The Mormon Church to Allow Baptisms for Children of Same-Sex Parents

The Church of Jesus Christ of Latter-day Saints has today announced a change in policy pertaining to baptism and LGBTQ+ couples.

According to a 2015 policy, Mormons previously only allowed children of same-sex parents to be baptized with First Presidency approval — the First Presidency consists of the President of the church as well as his two counselors, and is the highest governing body of the Church. While there were a myriad of issues related to the policy, it particularly effected children of divorced parents were one was a queer ex-Mormon while the other remained in the faith. These children had to get approval to be baptised, and were many times prohibited from doing so. This controversial policy led to a widespread exodus of up to 1,500 members by some estimates.

The parents themselves were considered to be apostates, or ex-Mormons who have turned away from the principles of the Mormon gospel. When someone is “in apocacy” they can become the subject of a disciplinary court, convened by the church, and can be excommunicated spiritually as well as socially.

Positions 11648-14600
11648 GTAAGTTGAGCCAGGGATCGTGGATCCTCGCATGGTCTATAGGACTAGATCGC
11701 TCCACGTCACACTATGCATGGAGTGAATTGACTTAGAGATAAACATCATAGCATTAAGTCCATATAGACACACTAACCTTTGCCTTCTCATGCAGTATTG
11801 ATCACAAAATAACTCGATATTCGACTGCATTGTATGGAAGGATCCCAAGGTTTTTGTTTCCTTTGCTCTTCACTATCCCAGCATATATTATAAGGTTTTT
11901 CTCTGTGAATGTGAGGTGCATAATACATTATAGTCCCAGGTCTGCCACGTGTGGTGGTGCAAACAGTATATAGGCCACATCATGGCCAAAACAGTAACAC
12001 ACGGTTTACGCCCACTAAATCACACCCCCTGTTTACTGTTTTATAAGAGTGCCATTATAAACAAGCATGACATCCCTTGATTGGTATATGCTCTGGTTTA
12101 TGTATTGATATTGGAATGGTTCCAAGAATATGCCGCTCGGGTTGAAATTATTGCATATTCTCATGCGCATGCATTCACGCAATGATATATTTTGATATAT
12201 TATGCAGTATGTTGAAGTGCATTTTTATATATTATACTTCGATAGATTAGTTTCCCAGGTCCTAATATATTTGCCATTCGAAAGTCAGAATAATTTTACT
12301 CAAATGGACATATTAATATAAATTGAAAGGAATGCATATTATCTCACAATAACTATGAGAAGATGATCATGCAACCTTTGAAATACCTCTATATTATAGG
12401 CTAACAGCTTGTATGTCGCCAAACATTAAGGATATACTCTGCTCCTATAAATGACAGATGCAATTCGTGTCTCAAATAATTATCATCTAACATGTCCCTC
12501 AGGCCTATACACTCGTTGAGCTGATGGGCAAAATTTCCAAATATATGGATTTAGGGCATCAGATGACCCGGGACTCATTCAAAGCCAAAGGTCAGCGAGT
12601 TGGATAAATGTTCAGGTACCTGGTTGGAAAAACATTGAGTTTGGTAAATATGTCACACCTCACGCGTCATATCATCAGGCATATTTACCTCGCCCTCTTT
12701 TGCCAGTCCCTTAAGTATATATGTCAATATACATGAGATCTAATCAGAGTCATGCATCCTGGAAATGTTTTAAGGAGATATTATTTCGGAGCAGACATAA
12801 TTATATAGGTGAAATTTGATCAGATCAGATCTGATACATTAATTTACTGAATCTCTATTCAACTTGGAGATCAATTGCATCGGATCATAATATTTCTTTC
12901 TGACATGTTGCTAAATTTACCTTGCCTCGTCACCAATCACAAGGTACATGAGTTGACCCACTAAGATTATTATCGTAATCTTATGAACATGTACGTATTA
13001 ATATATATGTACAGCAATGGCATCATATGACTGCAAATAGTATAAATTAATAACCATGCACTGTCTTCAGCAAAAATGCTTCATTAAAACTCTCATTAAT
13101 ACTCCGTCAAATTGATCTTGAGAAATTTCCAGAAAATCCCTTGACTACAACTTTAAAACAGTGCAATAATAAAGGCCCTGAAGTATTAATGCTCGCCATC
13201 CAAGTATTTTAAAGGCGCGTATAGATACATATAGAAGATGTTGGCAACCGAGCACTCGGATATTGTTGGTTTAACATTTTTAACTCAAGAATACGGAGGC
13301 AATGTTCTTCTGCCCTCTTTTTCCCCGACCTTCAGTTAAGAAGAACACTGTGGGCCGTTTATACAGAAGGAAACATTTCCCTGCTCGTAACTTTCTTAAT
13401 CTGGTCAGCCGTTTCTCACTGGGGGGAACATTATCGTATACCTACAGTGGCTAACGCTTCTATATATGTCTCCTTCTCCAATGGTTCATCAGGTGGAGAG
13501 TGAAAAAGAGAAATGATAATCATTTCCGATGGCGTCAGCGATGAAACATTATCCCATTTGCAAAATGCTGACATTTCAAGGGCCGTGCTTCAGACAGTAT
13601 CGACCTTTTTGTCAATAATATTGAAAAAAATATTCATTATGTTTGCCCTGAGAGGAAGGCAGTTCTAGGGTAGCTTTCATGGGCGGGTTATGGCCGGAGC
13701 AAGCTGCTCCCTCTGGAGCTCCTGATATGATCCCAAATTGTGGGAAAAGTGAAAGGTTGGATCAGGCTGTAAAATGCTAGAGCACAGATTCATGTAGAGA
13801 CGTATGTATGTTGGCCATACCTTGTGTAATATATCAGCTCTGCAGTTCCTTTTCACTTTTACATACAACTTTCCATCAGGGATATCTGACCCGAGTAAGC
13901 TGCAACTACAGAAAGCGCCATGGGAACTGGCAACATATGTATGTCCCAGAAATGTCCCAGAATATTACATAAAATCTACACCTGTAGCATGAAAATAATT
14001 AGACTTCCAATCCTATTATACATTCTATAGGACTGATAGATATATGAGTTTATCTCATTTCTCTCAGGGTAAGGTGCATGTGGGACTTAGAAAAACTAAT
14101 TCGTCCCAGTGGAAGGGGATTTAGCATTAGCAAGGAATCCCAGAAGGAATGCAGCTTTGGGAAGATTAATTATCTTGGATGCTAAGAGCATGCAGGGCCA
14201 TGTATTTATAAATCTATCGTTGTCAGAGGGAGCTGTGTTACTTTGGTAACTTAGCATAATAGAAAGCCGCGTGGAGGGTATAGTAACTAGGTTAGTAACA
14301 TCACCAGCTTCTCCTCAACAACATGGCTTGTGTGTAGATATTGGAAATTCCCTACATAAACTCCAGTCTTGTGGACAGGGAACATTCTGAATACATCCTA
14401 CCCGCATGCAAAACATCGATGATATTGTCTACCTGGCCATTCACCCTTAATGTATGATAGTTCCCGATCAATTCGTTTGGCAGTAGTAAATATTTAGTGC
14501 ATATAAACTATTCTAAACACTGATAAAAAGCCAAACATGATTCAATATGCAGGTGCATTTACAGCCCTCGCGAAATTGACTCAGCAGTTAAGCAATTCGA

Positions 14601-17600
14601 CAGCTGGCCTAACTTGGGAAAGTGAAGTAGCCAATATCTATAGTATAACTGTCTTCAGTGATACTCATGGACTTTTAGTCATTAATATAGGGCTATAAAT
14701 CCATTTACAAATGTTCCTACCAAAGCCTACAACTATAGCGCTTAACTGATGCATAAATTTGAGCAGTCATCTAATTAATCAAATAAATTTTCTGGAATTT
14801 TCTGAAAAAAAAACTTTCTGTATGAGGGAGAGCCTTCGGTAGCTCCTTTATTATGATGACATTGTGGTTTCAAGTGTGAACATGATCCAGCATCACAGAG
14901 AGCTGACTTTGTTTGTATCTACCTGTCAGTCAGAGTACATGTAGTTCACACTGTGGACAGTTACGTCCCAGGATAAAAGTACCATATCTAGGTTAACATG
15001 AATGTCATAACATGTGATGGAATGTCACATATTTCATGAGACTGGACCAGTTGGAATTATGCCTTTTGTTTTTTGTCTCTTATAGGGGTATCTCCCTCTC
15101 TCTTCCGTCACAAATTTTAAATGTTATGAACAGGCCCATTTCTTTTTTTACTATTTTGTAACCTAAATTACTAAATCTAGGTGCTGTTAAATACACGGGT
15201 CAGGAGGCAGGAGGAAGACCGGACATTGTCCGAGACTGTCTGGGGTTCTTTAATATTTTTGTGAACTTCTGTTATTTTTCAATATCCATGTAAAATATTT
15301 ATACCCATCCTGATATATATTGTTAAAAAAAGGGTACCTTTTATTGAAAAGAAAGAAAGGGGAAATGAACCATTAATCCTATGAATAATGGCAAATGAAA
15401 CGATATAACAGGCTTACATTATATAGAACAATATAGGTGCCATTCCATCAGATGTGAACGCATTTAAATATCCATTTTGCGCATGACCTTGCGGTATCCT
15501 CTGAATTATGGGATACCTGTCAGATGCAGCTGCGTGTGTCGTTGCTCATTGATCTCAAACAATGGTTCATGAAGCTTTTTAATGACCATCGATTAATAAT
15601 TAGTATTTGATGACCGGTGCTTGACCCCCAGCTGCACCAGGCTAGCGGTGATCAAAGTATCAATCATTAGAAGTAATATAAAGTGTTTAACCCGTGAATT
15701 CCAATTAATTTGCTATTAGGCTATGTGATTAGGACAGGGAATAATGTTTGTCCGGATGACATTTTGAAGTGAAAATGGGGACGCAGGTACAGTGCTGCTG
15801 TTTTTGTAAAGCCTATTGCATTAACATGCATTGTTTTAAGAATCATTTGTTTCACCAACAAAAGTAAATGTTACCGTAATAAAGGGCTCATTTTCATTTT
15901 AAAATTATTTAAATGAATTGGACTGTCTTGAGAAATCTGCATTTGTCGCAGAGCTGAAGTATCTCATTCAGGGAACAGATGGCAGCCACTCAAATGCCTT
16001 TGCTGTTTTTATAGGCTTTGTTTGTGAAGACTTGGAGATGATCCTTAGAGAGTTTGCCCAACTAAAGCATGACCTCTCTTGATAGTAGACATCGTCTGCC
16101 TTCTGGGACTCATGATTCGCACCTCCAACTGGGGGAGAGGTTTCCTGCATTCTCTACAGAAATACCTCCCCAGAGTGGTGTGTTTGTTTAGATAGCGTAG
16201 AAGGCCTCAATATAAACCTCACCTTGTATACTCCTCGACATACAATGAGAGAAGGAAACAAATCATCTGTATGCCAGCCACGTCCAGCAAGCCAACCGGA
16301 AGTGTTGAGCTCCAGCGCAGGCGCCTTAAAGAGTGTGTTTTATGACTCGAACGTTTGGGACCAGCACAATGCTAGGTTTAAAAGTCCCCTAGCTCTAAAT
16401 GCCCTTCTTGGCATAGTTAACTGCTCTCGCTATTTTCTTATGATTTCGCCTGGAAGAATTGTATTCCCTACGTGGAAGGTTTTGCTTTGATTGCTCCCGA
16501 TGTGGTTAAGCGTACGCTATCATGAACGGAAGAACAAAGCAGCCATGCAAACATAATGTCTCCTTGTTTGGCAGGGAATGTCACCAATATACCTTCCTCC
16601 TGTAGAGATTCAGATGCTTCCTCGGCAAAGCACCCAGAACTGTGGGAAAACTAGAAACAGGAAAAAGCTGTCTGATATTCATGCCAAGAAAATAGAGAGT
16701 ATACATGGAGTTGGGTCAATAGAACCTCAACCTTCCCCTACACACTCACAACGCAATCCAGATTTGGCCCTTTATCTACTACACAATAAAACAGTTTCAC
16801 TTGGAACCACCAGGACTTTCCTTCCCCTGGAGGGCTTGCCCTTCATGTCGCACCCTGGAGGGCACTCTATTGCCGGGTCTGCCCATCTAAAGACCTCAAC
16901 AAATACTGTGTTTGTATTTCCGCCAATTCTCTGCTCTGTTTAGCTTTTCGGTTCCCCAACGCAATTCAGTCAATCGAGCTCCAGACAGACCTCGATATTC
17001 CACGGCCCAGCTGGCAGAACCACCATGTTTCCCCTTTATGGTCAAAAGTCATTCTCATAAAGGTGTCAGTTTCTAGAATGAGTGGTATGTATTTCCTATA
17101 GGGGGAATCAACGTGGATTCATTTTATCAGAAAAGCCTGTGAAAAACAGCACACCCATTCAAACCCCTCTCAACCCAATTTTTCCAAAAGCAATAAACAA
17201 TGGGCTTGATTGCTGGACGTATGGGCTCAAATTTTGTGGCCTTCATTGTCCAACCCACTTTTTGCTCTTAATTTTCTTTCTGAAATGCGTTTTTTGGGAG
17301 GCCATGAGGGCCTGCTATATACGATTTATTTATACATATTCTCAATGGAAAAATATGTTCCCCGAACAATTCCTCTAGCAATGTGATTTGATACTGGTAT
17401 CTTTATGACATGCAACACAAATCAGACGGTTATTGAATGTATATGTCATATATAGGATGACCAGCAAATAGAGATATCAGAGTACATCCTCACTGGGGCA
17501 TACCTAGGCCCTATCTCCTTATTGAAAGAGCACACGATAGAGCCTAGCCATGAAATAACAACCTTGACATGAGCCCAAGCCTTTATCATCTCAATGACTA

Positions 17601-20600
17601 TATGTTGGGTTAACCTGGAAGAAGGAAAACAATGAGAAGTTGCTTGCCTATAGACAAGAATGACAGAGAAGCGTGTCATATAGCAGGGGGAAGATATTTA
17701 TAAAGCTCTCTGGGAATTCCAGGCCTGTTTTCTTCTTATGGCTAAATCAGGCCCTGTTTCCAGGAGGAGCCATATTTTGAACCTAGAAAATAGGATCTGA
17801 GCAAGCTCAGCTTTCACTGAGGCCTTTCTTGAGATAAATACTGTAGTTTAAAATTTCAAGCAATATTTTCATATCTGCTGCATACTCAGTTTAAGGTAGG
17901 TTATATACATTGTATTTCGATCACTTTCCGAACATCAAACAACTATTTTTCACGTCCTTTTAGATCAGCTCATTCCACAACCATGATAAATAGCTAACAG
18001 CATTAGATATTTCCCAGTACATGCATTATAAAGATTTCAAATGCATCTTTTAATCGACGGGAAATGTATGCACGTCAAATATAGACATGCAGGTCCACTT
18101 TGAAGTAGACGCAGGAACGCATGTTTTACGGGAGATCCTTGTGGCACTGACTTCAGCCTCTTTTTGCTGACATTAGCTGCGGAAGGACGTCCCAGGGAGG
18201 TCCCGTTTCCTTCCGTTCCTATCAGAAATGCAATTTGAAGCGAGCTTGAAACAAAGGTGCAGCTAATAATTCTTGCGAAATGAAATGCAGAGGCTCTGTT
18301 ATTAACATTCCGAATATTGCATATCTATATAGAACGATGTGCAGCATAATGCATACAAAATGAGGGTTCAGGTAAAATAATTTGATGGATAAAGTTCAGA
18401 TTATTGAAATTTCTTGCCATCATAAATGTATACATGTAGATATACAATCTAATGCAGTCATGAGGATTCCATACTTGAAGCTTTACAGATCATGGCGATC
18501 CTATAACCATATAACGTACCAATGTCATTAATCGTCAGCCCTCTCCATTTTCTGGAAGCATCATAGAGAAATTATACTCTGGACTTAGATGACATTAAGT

In a decision released today, both of those policies have been revised.

“Effective immediately, children of parents who identify themselves as lesbian, gay, bisexual, or transgender may be baptized without First Presidency approval, if the custodial parents give permission for the baptism and understand both the doctrine that a baptized child will be taught and the covenants he or she will be expected to make,” the church wrote on their site. The decision was initially announced in a leadership session. At that meeting, President Dallin H. Oaks also shared the new policies surrounding queer members.